Session Type: ACR Poster Session C
Session Time: 9:00AM-11:00AM
Background/Purpose: Data on adults IgA vasculitis (IgAV) are lacking. This survey was designed to better define clinical spectrum and efficacy of treatments in this population.
Methods: We analyzed data from 260 patients with IgAV included in a French multicenter retrospective IGAVAS survey.
Results: Mean age at diagnosis was 50.1±18 years, and 63% of patients were male. At baseline, manifestations included purpura (100%), arthralgia or arthritis (62%), glomerulonephritis (70%) or gastro-intestinal involvement (53%). Thirty percent of the patients showed renal failure (eGFR <60ml/min/1.73m2). Median eGFR in patients with renal involvement was 88 mL/min/1.73m2 (Q1-Q3: 55; 103), median proteinuria level 1.5 g/day (Q1-Q3: 0.6; 3), and hematuria was noted in 88%. Median serum IgA level was 3.6 g/L (Q1-Q3: 2.7; 4.8) and 85/159 patients (53%) presented with elevated IgA levels. Skin biopsy demonstrated leukocytoclastic vasculitis in 205 patients (92%). Direct immunofluorescence revealed IgA and complement deposition in dermis blood vessels in 174/216 (81%) and 47/222 (21%) of patients, respectively. Renal biopsy demonstrated mesangial IgA deposits in 142/144 patients (99%) and extracapillary proliferation in 59/143 patients (41%). Data concerning therapeutic efficacy was available and analyzed in 127 patients. In univariate analysis, global response (complete or partial) was achieved in 80% (64/80) in patients treated with corticosteroids (CS) alone compared to 77% (23/30) in patients treated with CS and cyclophosphamide (CYC) (p=0.17). Multivariate analysis using inverse weighting on propensity score revealed that patients treated with CS plus CYC had higher response rate than patients treated with CS alone [OR (95% CI) 2.33 (1.29-4.18), p=0.005]. Sensivity analysis excluding outliers confirmed this result [OR 1.79 (1.00-3.20), p=0.049]. Conversely, full multivariate model without propensity score did not demonstrate a benefit of CS plus CYC compared to CS alone [OR 0.88 (0.29-2.67), p=0.82], or after adjustment on propensity score [OR 0.90 (0.29-2.78), p=0.86]. After median follow-up of 17.2 months (Q1-Q3: 9.1-38.3) corresponding to 593 patient-years, 8 patients died, including 3 deaths directly related to IgAV (2 mesenteric ischemia and 1 multivisceral failure). Eight patients experienced end-stage renal failure treated by renal transplantation (n=2) or dialysis (n=6). Among patients who received a treatment, 15 experienced minor relapse (14%) and 9 (8%) major relapse during the first 12 months after treatment.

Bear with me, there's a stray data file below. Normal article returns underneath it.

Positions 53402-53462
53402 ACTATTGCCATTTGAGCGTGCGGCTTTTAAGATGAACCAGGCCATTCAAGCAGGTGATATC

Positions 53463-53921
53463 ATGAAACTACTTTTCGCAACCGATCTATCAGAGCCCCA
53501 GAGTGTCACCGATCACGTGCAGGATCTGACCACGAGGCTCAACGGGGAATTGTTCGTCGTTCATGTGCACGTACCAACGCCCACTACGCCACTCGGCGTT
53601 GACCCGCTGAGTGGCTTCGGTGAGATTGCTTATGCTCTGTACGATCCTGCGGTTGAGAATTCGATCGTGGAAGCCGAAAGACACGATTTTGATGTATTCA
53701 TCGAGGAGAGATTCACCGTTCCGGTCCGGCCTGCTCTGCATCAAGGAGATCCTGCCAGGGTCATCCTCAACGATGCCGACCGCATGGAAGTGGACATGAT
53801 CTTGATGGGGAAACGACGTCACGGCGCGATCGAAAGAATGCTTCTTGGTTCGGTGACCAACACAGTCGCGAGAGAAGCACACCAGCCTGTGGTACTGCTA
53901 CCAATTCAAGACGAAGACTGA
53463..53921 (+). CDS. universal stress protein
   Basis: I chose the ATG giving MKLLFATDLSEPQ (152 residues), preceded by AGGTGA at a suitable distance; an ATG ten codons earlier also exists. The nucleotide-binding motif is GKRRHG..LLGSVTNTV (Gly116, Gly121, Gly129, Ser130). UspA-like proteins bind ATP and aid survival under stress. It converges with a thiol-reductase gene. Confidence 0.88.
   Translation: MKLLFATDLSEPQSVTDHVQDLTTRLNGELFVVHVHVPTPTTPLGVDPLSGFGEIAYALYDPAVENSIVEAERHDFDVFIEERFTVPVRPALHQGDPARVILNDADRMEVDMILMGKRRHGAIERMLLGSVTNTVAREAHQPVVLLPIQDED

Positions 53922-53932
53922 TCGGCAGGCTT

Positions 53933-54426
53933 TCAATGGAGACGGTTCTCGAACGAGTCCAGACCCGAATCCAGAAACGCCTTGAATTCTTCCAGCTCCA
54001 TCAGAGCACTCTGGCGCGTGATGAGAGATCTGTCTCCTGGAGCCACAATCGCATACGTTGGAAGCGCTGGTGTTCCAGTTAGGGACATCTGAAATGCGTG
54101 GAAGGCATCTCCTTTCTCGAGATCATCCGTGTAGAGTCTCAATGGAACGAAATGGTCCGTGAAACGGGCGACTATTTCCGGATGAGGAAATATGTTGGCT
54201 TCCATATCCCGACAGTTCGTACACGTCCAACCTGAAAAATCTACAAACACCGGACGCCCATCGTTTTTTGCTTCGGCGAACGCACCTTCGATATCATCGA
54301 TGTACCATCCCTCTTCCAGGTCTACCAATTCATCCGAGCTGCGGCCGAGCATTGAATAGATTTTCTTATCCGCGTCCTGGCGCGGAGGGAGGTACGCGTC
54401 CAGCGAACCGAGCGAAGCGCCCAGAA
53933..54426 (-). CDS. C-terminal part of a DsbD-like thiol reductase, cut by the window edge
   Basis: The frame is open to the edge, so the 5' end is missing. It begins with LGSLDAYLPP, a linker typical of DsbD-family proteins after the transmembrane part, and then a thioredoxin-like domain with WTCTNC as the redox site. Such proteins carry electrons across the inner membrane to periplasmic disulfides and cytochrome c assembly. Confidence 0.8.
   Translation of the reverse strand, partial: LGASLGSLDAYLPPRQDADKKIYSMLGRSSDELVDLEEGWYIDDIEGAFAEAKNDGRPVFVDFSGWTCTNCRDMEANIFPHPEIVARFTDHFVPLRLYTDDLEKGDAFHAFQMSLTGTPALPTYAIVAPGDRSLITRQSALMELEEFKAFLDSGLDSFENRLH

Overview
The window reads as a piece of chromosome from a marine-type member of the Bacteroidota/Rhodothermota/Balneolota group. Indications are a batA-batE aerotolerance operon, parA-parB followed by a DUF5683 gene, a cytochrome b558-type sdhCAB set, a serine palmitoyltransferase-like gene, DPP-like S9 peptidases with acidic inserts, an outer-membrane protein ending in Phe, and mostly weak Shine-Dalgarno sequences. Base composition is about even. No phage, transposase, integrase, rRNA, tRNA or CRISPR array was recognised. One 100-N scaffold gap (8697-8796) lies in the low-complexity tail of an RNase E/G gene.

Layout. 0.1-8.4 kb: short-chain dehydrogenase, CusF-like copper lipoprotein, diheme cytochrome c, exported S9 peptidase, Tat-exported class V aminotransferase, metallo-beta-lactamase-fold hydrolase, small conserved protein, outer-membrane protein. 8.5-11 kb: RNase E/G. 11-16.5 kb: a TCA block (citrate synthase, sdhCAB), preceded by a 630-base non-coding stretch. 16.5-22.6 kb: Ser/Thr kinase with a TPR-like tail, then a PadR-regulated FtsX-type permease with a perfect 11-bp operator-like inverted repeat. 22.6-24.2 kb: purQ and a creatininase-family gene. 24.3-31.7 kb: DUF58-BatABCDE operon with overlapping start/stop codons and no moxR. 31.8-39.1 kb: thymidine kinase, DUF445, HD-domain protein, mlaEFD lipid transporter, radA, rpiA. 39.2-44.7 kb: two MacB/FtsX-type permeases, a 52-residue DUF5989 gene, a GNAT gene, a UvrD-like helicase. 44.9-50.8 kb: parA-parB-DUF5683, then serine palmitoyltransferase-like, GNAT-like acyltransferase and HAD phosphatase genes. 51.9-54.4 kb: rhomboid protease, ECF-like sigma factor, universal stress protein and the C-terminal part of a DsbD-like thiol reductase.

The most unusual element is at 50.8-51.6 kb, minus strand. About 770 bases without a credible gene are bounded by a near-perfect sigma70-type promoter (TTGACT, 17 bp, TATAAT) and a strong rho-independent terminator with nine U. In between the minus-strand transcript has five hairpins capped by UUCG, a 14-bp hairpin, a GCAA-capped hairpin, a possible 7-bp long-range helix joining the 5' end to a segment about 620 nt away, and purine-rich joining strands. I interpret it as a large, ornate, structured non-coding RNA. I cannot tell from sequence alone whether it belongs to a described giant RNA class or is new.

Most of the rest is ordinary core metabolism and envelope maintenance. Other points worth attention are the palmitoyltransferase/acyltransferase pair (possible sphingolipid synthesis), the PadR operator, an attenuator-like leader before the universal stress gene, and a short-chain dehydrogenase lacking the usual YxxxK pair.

Conclusion: In conclusion, this series provides interesting data on clinical and histological presentation and therapeutic efficacy, suggesting that CS alone appears to be a reasonable first-line therapy in patients with systemic IgAV, while the benefit of adding CYC to CS remains uncertain.
To cite this abstract in AMA style:Audemard-Verger A, Pillebout E, Dechartres A, Chanal J, Amoura Z, Le Gouellec N, Cacoub P, Jourde-Chiche N, Urbanski G, Augusto JF, Moulis G, Raffray L, Deroux A, Hummel A, Lioger B, Catroux M, Faguer S, Goutte J, Martis N, Maurier F, Riviere E, Sanges S, Baldolli A, Costedoat-Chalumeau N, Roriz M, Puéchal X, Andre M, Lavigne C, Bienvenu B, Mékinian A, Zagdoun E, Girard C, Berezne A, Guillevin L, Thervet E, Terrier B. Characteristics and Management of IgA Vasculitis (Henoch-Schönlein purpura) in Adults: Data from the 260 Patients Included in the Igavas Survey [abstract]. Arthritis Rheumatol. 2016; 68 (suppl 10). https://acrabstracts.org/abstract/characteristics-and-management-of-iga-vasculitis-henoch-schonlein-purpura-in-adults-data-from-the-260-patients-included-in-the-igavas-survey/. Accessed October 28, 2020.
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